Fewer accidents means fewer claims. Fewer accidents and safer driving also means lower premiums. The current insurance model will shift.
Another interesting question – if the driver is no longer responsible for directing the car in an SDV, and may not even own the car, will they be the primary holder of insurance on the vehicle? Or will they purchase insurance on a per trip basis?
I expect the SDV owning companies (Uber, Tesla, Lyft, etc) to be the primary buyers of insurance. Riders will have health and liability insurance for themselves, but would not need to purchase insurance on an SDV that they do not own.
There’s also a question of liability. Are the car manufacturers now liable for accidents instead of drivers? Will an engineer or computer scientist go to jail for designing a faulty algorithm that results in a severe accident? And at what point does the manufacturer’s insurance kick in?
Big Box Store Owners
Wal-Mart, Target, and dedicated big box grocery stores like Bi-Lo and Harris Teeter exist to centralize distribution of food and other consumer packaged goods in a world where driving yourself to the store is still the cheapest option.
In a world where transportation costs have plummeted and new delivery vehicles (including flying drones like TacoCopter and Amazon Prime Air ) emerge, is this model still viable?
Big box stores will still survive, but their function will change drastically. I expect them to shift from distribution centers for humans to distribution centers for local delivery bots.
Car Rental Companies
Enterprise and other car rental companies will either be driven out of business or merge directly with Uber, Lyft, or one of the other ride-hailing services.
Car rental companies already renew their fleets every few years. But rarely does an entire fleet of cars go completely out of date at once. With electric drive trains and automated driving, Car Rental companies will have major capital expenditures leading into the future. And these capital costs won’t be easy to pay when your customer base is collapsing.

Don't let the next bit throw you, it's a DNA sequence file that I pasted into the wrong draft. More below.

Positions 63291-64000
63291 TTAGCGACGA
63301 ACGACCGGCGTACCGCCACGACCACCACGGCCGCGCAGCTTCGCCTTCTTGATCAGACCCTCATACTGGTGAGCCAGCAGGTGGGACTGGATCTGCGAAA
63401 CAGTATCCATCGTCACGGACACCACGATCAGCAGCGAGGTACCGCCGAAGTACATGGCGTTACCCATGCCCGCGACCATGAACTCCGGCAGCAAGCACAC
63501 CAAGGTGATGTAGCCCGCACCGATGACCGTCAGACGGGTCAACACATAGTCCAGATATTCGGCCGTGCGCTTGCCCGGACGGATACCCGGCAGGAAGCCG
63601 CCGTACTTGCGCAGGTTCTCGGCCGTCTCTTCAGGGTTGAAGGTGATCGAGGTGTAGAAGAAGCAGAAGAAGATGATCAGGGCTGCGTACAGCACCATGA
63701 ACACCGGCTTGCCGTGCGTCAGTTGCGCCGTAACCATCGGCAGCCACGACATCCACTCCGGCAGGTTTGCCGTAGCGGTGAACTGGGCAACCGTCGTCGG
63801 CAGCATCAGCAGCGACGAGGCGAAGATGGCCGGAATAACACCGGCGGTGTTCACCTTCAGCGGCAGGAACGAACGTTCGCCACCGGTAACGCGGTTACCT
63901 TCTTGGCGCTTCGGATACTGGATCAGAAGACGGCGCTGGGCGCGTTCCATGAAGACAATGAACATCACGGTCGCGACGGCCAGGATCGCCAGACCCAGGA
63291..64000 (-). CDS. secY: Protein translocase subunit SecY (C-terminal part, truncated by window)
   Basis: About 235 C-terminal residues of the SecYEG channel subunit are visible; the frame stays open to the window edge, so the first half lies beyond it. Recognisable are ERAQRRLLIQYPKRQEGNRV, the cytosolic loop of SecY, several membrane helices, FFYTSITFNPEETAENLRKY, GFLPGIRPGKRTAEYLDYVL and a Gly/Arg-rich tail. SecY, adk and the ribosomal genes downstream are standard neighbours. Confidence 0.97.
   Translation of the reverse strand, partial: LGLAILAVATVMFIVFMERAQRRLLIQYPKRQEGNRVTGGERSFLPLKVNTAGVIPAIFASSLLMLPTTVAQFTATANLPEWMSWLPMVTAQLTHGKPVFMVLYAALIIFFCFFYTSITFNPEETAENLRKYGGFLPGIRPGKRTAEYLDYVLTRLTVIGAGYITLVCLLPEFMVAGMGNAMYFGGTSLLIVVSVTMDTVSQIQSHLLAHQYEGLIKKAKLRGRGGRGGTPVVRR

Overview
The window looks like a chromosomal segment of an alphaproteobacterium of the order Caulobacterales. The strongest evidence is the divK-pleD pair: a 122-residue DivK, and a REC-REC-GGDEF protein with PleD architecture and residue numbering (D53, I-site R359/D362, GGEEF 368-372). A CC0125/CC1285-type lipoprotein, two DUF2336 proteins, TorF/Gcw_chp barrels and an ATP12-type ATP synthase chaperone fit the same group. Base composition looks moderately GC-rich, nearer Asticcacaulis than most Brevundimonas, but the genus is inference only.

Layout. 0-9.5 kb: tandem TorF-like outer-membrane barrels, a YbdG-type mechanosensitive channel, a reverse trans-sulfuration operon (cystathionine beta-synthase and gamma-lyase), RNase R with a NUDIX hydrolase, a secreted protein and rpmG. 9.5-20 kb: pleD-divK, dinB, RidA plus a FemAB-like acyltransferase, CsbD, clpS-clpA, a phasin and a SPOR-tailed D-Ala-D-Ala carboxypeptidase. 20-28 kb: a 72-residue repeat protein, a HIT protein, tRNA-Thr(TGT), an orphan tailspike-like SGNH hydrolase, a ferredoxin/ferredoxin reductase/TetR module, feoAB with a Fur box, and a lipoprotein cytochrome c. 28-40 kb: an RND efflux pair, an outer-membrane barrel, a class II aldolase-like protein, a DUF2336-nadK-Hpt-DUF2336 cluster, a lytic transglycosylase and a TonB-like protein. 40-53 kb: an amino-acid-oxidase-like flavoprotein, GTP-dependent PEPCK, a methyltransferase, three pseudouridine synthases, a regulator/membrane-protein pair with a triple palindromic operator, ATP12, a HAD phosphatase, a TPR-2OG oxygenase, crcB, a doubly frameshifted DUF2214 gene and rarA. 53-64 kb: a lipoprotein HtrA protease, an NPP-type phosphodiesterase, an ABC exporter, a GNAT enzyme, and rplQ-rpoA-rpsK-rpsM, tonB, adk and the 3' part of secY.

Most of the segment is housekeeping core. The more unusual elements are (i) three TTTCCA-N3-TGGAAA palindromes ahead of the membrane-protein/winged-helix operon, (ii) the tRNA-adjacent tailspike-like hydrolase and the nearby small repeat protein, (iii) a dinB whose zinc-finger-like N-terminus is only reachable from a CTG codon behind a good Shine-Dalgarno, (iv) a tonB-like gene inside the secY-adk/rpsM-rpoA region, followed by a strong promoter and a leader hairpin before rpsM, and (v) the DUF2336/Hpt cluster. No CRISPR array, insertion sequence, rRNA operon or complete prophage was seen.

Why rent a car at all if driverless cars become cheaper than driving yourself?
Amtrak and Non-High Speed Passenger Train Companies ###
Three common reasons for taking a train over a car:
1) Faster routes from city to city avoiding traffic.
2) Can work during the ride, no need to look at the road.
3) Cleaner energy (depends on the route). Electric trains offset less carbon than cars and diesel locomotives.
An electric, self-driving vehicle world solves each of these issues, while also affording more personal routes.
I expect shorter route airline traffic to also be heavily effected by self-driving cars, but not as much as train traffic. Can’t take a self-driving vehicle across ocean routes… yet.
Large Truck Stop / Rest Stop
SDVs also include Self-Driving Trucks. Most large truck stops are built to be stop offs in between long truck runs. Refuel, buy food, shower, even get repairs made on a truck.
If the entire trucking business goes driverless, many of these services and products will no longer be needed.
Large truck stops will still exist at key hubs, but expect them to primarily be fueling and maintenance stops going forward – no longer supporting human needs like food and entertainment.
Local Auto Repair Shops
What other industries and business types are missing from this list?
Will add interesting tweets, suggestions and offsite conversation links here.
Thanks to Mike Gibson for a long conversation on the future of vehicles that sparked this post and list.